Here’s the latest. It’s in Marks & Kattens Indigo Jeansgarn – leftovers from one of my all time favorite projects.
I started this one in part because I needed something on the needles, and I wanted to add to my pile of presents-to-be. But also I got a shout out from a Ravelry reader who was wrestling with her own Kombu project and needed help. It’s been a while since I knit one of these, I had to cast on in order to lend a hand. Happy to say, she appears to be over her problem, and is now knitting away again.
If you’re interested in the Kombu pattern, it’s available as a free PDF download, at the “Knitting Patterns” link at the top of the page. There’s a German language version there, too.
As you can probably tell by the off-the-end-of-the pier style of my knitting and stitching projects here, not everything is fully swatched, graphed out, or perfectly planned before it’s realized. This may horrify some readers, but it’s the way I think. I prefer to learn on the fly, and don’t mind ripping back or starting again. For me, exploration is more fun than final product.
Case in point – the latest Wingspan. Let’s critique this thing to shreds:
Things I like:
- The basic Wingspan pattern
- The larger needle size/gauge for this particular yarn
- Using dice to determine hole size and placement
Things I don’t like:
- The color progression of this particular yarn
- This yarn in garter stitch
- The overall (near) finished look
- The combo of color, stitch and technique is too busy
One thing that made the last two Wingspans so dramatic was the long and gradual shading of the Zauberball Crazy. This was achieved by Zauberball’s dual strand ragg plies each cycling independently through their color ranges. In this full strand as opposed to ply-dyed yarn, color change is abrupt and the colors themselves are high-contrast. Speckles of the next color dot each block. (Now I remember starting socks with this ball, and not liking them either). The holes look less like airy bubbles, and more like the savaging of a demented moth army. And the eyelets, which work nicely in stockinette, look sloppy in garter stitch.
In total, I was Not Pleased. So this has been totally ripped back. I may play a bit with other stitches and this yarn, but in spite of it being a looonnnnngggg repeat, I am not confident that it’s right for a garter stitch Wingspan. However, the technique of placing eyelets in a fabric using a randomizing device to determine placement is still gnawing at me, as is thinking about other possible Wingspan variants. As a single project, this is a failure, but as a learning experience, it was valuable.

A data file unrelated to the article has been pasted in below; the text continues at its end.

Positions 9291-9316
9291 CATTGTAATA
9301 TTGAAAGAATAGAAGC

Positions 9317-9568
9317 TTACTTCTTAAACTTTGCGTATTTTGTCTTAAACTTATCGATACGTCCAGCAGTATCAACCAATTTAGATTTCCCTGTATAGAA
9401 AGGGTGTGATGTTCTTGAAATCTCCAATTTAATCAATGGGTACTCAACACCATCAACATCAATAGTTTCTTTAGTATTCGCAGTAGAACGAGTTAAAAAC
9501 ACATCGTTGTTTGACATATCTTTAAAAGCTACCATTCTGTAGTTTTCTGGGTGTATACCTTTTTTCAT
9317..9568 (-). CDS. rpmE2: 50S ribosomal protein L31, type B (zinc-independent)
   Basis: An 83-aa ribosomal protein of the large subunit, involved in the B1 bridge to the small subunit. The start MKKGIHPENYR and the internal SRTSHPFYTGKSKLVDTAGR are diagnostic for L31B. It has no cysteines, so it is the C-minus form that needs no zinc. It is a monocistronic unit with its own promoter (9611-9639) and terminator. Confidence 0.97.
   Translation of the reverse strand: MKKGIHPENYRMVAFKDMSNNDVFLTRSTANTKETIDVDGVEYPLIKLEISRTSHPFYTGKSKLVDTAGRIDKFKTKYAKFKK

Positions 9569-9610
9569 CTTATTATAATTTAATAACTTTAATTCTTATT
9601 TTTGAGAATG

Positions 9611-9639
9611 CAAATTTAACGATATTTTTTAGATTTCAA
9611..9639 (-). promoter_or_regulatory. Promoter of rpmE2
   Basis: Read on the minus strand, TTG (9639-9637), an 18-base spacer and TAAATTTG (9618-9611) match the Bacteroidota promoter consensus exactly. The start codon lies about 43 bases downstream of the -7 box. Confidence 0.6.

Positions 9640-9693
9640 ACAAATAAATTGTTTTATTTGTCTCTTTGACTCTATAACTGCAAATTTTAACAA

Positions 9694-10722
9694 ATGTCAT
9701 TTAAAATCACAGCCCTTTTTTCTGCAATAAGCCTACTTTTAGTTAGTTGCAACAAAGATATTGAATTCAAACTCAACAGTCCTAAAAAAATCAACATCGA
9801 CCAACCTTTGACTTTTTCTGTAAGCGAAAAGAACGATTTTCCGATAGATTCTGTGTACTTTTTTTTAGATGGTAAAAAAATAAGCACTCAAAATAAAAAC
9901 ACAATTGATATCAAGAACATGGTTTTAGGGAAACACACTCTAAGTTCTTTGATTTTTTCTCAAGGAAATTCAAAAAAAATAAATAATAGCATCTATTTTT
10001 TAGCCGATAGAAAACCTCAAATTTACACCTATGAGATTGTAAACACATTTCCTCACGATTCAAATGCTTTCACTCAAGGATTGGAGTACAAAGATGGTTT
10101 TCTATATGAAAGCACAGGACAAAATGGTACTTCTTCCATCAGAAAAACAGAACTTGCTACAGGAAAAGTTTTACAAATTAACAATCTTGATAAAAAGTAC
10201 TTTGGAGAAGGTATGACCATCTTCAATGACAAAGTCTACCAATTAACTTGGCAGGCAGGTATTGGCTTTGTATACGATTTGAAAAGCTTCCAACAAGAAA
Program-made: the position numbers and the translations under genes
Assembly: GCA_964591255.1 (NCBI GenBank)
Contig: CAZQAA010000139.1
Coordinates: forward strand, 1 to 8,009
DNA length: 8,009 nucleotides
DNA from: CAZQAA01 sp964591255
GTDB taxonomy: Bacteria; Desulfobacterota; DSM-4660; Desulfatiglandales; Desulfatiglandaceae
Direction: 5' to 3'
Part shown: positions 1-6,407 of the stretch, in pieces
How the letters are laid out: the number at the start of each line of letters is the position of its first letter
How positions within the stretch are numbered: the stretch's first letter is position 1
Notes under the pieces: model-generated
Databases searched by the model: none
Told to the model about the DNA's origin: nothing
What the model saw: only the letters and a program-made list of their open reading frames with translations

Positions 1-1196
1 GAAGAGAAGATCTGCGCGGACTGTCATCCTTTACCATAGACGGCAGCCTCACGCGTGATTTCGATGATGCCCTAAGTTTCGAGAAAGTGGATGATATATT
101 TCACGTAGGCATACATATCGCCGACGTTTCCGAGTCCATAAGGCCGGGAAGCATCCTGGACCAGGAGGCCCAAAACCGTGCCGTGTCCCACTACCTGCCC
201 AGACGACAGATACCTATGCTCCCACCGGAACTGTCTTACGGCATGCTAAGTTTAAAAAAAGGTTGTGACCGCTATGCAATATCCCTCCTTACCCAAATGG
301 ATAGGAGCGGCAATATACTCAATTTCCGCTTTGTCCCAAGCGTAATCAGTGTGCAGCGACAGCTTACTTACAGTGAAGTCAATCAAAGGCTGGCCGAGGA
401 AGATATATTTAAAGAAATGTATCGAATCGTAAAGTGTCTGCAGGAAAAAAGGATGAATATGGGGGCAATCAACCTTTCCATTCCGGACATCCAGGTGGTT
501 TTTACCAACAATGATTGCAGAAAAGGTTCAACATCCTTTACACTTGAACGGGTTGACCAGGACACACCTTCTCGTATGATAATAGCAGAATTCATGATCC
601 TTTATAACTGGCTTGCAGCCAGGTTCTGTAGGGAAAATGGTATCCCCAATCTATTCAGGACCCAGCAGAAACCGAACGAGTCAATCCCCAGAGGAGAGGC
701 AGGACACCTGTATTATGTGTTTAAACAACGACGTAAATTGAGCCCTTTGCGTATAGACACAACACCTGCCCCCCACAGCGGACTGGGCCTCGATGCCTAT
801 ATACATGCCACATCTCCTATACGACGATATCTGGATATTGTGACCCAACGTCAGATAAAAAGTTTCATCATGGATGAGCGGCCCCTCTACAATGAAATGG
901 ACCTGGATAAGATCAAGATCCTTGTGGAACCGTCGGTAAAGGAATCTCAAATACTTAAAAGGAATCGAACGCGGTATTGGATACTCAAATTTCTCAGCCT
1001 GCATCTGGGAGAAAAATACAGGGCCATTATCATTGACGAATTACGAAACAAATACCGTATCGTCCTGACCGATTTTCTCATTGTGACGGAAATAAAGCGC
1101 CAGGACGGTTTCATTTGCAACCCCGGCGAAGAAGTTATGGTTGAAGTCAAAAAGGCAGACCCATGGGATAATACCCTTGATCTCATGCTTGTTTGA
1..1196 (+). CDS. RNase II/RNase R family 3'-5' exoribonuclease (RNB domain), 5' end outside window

In other news, I’ve added to our house arsenal:
It’s a Korean-made sickle, sharp and sturdy. Similar ones have been used in Japan for centuries. They often figure in Anime, Samurai (and gangster) movies, both in their agricultural context and as weapons. We are close-in suburban here at String Central, and not out in the land of gentrified sprawl, so why do we need such a thing?
I cut the patches on the side and front of the house each fall, just after they bloom but before they scatter seed. I don’t want to be responsible for colonizing the neighborhood with the stuff, and I don’t want it to sit looking forlorn and frowzy through the winter. To date I’ve been clipping each stalk with a pruner, but that’s painful and time consuming. I am hoping that this tool will allow a swifter handful by handful harvest.
For those concerned with possible waste – I strip the leaves off the stems and re-use the stalks to build my bean trellis each spring. The leaves go to town composting. I also post about availability of (free) plant stakes each year on the local mailing list, and put them out on the curb for other gardeners to take.
Mid-blocking. Waiting for her new Wingspan scarf to dry:
Before blocking, and the op-art horror of pinning out on a checked ground:
The actual color of this Zauberball Crazy is more like the two pinned out than it is in the dawn-light picture on the wood background.
What fancy blocking set-up am I using? Four rubber jigsaw-edged floor cushion tiles, with a rally check sheet laid out on top of them – all on the dining room table. I’ve got two twin size flat sheets like this, bought for pennies at a local salvage store. The regular 2-inch square checkerboard pattern may make eye-blasting photographs, but it’s fantastic for blocking to dimensions. Large checks come around every so often, most often in kids’ bedding, intended for proto-race car drivers. Oversize gingham and Tattersall plaids are ultra-trendy right now. They would also work well as blocking backgrounds.
Talk Nerdy To Me
I haven’t worked this Wingspan pattern out of my system yet. I’ve got one more ball of long-repeat hand-dyed sock weight yarn. My new yarn is mixed neons – very circus balloon like. This one has lost its tag, but I’m certain I found it at Wild & Woolly about a year or so ago. I like the lattice work double eyelet texture I used for this second scarf, but I want to try something more… unexpected.
I want to play with eyelets and this design, using a multicolor. But I don’t want to do the same regular lattice that I just finished.
I want to make something more like Swiss cheese, with eyelets of random size and spacing, to pick up on the airy, light-hearted colors. You can just make out a couple large and small eyelets in the purple stripe.
How to achieve random size/placement? Remember these?
Stand proud, you knitting dungeon crawlers of the past! That same set of dice so often used for exploring graph paper on dorm room floors, armed only with friends, a bag of Doritos and a bottle of Diet Coke, can also be harnessed as a knitters’ tool.*